Speaker: Dr Peter Yule
Price: $15 RHSV or RSV members - $20 non-members
Time: 6.00 pm refreshments 6.30 Lecture
Start Date: 25 September 2008
End Date: 25 September 2008
Address: Royal Society of Victoria, 9 Victoria Street
Phone: 9326 9288
Writing the history of the Collins Class Submarine project
The Australian navy has six Collins Class submarines, designed by the Swedish company
Kockums, and built at Port Adelaide between 1989 and 2003.
The construction of the Collins class submarines was Australia's largest and most
controversial military purchase. The submarine project was subjected to
an unprecedented level of media scrutiny and criticism, became highly politicised and
on several occasions faced the prospect of being abandoned.
Writing the history of the submarine project proved to be an interesting cultural
clash as I wandered through arms fairs, interviewed fanatical weapons experts and
waded through the container loads of documents generated by the project.
I was surprised by the conclusions I came to. The general public perception of the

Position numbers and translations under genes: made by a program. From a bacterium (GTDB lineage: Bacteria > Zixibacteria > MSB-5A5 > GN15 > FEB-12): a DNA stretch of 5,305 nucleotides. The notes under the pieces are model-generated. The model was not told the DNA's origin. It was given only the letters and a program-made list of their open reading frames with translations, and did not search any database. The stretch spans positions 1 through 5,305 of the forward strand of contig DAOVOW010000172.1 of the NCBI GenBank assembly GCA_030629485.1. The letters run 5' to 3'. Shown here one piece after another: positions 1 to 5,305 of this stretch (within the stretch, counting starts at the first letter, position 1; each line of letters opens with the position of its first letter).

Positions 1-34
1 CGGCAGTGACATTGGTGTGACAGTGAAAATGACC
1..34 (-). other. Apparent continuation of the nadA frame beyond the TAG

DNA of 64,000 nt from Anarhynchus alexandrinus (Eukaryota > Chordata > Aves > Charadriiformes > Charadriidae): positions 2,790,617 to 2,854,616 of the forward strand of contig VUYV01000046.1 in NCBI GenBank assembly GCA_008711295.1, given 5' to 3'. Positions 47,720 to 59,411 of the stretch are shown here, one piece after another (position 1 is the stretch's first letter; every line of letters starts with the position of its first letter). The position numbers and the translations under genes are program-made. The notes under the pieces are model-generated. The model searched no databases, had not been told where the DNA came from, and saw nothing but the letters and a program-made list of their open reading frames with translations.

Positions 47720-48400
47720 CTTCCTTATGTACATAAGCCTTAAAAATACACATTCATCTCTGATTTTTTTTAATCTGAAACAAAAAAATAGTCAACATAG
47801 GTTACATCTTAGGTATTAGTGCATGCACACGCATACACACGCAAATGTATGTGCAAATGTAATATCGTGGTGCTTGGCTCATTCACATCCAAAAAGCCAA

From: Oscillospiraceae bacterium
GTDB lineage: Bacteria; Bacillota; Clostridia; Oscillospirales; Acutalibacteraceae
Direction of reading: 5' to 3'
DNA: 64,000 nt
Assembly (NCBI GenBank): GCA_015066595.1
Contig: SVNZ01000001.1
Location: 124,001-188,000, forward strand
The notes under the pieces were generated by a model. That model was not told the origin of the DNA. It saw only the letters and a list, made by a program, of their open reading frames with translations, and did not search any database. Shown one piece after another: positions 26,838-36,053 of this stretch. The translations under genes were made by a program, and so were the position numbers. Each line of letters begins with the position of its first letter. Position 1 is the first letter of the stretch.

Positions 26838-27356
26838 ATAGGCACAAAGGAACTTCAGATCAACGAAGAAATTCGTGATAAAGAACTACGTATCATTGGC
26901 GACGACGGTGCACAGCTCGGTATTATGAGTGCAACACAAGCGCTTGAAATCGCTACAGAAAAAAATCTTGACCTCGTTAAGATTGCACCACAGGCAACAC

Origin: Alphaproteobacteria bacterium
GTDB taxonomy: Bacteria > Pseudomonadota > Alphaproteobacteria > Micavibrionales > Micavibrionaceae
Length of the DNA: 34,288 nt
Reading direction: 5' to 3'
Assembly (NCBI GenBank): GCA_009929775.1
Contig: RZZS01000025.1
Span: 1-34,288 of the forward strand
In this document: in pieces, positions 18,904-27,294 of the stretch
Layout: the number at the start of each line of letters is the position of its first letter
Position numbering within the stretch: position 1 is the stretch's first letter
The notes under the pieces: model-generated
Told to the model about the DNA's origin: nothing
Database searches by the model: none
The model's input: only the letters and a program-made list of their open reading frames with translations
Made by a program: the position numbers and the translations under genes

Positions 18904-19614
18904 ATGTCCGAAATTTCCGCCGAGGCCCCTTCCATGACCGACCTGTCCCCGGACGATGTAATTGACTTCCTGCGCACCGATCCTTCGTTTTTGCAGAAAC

submarine project is that it was a hugely expensive failure and that the submarines
are noisy 'dud subs'. The reality is very different. The submarines are not 'noisy as
a rock concert' but they do have a major defect which the media and the public have
To reveal this defect will lay me open to massive retribution from international arms
dealers, but I promise to tell all at the RHSV/Royal Society lecture on 25
Peter Yule is a Research Fellow of the History Department of the University of
Melbourne. He has written widely on medical, business and local history, with his
recent books including a biography of Sir Ian Potter and Steel, Spies and Spin: the
Collins Class Submarine Story. He is currently writing a biography of W.L. Baillieu.
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